KPMG has agreed to pay $8.2 million to settle Securities and Exchange Commission charges that the firm violated rules requiring auditors to remain independent from the public companies they’re auditing to ensure they maintain their objectivity and impartiality.

An SEC investigation found that KPMG broke the rules by providing prohibited non-audit services such as bookkeeping and expert services to affiliates of companies whose books they were auditing.  Some KPMG personnel also owned stock in companies or affiliates of companies that were KPMG audit clients, further violating THE auditor independence rules.

The SEC has also issued a separate report about the scope of the independence rules, cautioning audit firms that they are not allowed to loan their staff to audit clients in a way that enables the staff to act as employees of those companies.

“Auditors are vital to the integrity of financial reporting, and the mere appearance that they may be conflicted in exercising independent judgment can undermine public confidence in our markets,” said John T. Dugan, associate director for enforcement in the SEC’s Boston Regional Office, in a statement.  “KPMG compromised its role as an independent audit firm by providing prohibited non-audit services to companies that it was supposed to be auditing without any potential conflicts.”

KPMG said it has made changes in recent years to provide more auditor independence.

“KPMG is fully committed to ensuring our independence with respect to all of our audit clients," said a statement forwarded by spokesman Manuel Goncalves. "In the years since the events discussed in this SEC action, KPMG has implemented internal changes that are designed to ensure its ability to comply with restrictions on providing non-audit services to SEC audit clients and/or their affiliates.”

According to the SEC, KPMG repeatedly represented in audit reports that it was “independent” despite providing services to three unidentified audit clients that impaired KPMG’s independence.  The violations occurred at various times from 2007 to 2011.

KPMG provided various non-audit services—including restructuring, corporate finance, and expert services—to an affiliate of one company that was an audit client, according to the SEC.  The firm provided the prohibited non-audit services as bookkeeping and payroll to affiliates of another audit client. 

In a separate instance, KPMG hired an individual who had recently retired from a senior position at an affiliate of an audit client. KPMG then loaned him back to that affiliate to do the same work he had done as an employee of that affiliate, which resulted in the professional acting as a manager, employee, and advocate for the audit client, in violation of the Securities Exchange Act of 1934.

Without admitting or denying the findings, KPMG agreed to pay $5,266,347 to disgorge the fees it received from the three clients, plus prejudgment interest of $1,185,002. The firm also agreed to pay a penalty of $1,775,000 and implement internal changes to educate firm personnel and monitor the firm’s compliance with auditor independence requirements for non-audit services.  KPMG plans to engage an independent consultant to evaluate such changes.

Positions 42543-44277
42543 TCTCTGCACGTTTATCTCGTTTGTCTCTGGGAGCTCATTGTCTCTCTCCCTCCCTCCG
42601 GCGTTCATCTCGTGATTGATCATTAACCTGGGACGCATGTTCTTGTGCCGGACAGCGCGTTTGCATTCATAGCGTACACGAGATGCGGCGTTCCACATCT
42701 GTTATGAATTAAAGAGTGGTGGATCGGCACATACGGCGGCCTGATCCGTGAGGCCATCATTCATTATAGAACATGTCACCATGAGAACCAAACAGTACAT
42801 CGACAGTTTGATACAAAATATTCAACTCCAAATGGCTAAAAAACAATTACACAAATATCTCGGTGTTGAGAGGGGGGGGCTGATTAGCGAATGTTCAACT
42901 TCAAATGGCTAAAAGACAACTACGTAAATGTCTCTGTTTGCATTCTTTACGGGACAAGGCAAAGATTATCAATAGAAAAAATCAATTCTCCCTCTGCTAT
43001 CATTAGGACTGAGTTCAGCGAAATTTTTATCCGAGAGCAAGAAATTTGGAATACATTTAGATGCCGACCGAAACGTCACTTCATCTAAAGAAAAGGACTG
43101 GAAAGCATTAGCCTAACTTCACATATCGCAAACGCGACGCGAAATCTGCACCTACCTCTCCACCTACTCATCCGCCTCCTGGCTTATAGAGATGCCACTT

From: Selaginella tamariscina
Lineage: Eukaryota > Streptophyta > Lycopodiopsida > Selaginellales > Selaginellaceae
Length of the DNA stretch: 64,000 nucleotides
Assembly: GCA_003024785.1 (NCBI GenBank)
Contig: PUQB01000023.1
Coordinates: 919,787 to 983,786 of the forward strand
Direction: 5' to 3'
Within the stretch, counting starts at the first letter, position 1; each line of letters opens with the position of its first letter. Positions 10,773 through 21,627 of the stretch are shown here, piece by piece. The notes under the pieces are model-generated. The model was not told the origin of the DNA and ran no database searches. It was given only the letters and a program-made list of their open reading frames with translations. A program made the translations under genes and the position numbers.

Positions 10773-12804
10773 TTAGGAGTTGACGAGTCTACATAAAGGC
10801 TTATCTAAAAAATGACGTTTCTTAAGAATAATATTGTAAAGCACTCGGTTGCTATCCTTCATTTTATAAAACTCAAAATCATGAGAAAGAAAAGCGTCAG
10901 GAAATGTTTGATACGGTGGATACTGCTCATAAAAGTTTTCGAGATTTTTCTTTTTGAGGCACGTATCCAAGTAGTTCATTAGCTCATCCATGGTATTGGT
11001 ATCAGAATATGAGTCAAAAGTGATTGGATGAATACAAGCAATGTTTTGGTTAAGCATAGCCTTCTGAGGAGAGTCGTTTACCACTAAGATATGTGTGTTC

The SEC’s investigation separately considered whether KPMG’s independence was impaired by the firm’s practice of loaning non-manager tax professionals to assist audit clients on-site with tax compliance work performed under the direction and supervision of the clients’ management. 

While the SEC did not bring an enforcement action against KPMG on this basis, it said it has issued a report of investigation noting that by their very nature, so-called “loaned staff arrangements” between auditors and audit clients appear inconsistent with Rule 2-01 of Regulation S-X, which prohibits auditors from acting as employees of their audit clients.

The report emphasized that an auditor may not provide otherwise permissible non-audit services (such as permissible tax services) to an audit client in a manner that is inconsistent with other provisions of the independence rules. The SEC also said in the report that an arrangement that results in an auditor acting as an employee of the audit client implicates Rule 2-01 regardless of whether the accountant also acts as an officer or director, or performs any decision-making, supervisory, or ongoing monitoring functions, for the audit client. Audit firms and audit committees must carefully consider whether any proposed service may cause the auditors to resemble employees of the audit client in function or appearance even on a temporary basis.

The SEC’s Office of the Chief Accountant has a Professional Practice Group that is devoted to addressing questions about auditor independence among other matters. Auditors and audit committees are encouraged to consult the SEC staff with questions about the application of the auditor independence rules, including the permissibility of a contemplated service.

“The accounting profession must carefully consider whether engagements are consistent with the requirements to be independent of audit clients,” said SEC chief accountant Paul A. Beswick.  “Resolving questions about permissibility of non-audit services is always best done before commencing the services.”

The SEC’s investigation was conducted by Britt K. Collins, Dawn A. Edick, Michael Foster, Heidi M. Mitza, and Kathleen Shields, with the assistance of the Public Company Accounting Oversight Board.